The Hearing Industries Association (HIA) has announced its endorsement of the five recommendations in the paper, “Regulatory Recommendations for OTC Hearing Aids: Safety & Effectiveness,” and applauds the rigorous efforts by the consensus paper’s Working Group to develop the unified recommendations.
A consensus paper developed by the American Academy of Audiology (AAA), Academy of Doctors of Audiology (ADA), American Speech-Language-Hearing Association (ASHA), and International Hearing Society (IHS) was released earlier today in response to the US Food and Drug Administration (FDA) Congressional mandate to create new regulations for over-the-counter (OTC) hearing devices. According to HIA, the paper seeks to find a careful balance between issues of consumer access and affordability while ensuring safety and effectiveness in all hearing aid devices.
As detailed in an article in The Hearing Review, the five recommendations set forth in the consensus paper address:
- The product requirements appropriate for OTC hearing devices targeting mild-to-moderate hearing impairment;
- Outside-of-the-box labeling appropriate for medical devices sold over-the-counter;
- Comprehensive inside-the-box labeling;
- Naming the products Self-Fit Over-the-Counter Hearing Devices, adopting risk classifications consistent with air conduction hearing aids, and limiting 510(k) exemptions; and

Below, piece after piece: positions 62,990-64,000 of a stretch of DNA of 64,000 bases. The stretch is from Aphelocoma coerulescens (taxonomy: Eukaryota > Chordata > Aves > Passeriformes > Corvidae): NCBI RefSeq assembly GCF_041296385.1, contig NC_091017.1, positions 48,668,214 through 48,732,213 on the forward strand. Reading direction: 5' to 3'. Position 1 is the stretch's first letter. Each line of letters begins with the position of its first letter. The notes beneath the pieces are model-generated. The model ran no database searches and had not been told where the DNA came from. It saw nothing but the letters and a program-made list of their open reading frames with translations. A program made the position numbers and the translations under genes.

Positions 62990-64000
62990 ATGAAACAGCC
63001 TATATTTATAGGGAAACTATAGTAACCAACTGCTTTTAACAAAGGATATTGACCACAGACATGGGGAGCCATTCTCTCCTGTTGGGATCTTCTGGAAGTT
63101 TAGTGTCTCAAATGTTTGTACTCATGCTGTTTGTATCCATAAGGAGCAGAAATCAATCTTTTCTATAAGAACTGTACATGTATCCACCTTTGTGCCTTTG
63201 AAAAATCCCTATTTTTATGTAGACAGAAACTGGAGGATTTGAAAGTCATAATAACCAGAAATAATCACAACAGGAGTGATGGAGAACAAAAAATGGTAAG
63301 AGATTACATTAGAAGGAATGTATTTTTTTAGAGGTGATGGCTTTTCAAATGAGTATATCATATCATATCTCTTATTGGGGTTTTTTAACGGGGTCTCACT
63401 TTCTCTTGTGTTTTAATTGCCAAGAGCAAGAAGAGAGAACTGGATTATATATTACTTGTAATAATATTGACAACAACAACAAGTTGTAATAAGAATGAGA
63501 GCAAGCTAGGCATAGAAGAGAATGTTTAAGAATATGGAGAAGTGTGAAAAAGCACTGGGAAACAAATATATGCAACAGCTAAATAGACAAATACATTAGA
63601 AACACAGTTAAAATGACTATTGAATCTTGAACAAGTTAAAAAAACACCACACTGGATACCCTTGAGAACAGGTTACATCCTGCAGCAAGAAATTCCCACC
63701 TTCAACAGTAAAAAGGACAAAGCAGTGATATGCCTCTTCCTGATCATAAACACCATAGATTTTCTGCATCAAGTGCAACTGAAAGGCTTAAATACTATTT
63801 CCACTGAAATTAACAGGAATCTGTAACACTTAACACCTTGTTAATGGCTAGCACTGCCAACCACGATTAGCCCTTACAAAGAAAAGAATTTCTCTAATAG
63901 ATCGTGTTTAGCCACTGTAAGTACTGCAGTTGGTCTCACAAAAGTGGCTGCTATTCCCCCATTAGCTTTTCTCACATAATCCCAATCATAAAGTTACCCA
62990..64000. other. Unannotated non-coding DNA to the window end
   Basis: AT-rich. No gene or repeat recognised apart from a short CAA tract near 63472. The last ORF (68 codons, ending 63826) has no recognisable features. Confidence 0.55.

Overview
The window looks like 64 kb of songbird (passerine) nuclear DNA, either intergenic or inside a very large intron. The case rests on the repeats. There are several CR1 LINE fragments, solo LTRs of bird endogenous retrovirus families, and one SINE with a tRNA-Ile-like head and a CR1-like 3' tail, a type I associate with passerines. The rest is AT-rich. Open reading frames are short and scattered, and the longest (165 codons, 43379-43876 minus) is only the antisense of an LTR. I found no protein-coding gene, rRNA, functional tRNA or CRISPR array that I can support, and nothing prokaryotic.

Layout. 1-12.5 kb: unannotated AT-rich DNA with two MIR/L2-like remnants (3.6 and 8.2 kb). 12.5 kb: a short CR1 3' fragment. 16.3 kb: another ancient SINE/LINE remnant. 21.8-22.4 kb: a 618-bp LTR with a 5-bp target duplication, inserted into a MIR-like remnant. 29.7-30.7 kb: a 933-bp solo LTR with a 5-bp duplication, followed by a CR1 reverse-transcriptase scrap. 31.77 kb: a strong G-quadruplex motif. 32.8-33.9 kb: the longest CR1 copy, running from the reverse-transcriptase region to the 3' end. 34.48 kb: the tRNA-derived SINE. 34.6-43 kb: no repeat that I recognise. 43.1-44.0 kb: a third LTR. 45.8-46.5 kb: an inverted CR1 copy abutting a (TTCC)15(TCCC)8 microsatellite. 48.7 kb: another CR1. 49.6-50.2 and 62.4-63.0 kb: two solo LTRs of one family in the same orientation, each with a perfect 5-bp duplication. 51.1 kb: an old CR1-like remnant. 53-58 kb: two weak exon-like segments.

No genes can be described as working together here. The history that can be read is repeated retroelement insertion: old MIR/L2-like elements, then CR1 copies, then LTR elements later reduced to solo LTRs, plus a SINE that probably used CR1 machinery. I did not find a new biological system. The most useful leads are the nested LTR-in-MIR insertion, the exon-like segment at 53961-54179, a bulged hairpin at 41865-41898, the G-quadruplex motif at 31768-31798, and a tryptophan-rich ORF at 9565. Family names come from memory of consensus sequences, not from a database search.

- Establishing strong consumer protection laws.
HIA says the above recommendations align with HIA’s mission of innovation, public safety and education. Specifically, the recommendations promote innovations in hearing health care and technology while maintaining high standards for patient safety and product effectiveness, says the organization which is the major US trade association for hearing aid and device manufacturers. Since the passage of the OTC Hearing Aid Act of 2017, HIA and its members have closely monitored activity on OTC solutions to ensure the safety and effectiveness of all products, including those in this new category the FDA must define by August 2020.
“Providing guidance to help people with a hearing loss make the best hearing health decision in this emerging environment is critically important,” said HIA President Kate Carr. “Many people do not recognize or act on their hearing loss until it negatively impacts their personal or professional lives. We endorse the recommendations set forth by this group of esteemed hearing care professionals and hope that the new category to be defined by the FDA will promote more accessible hearing health for all.”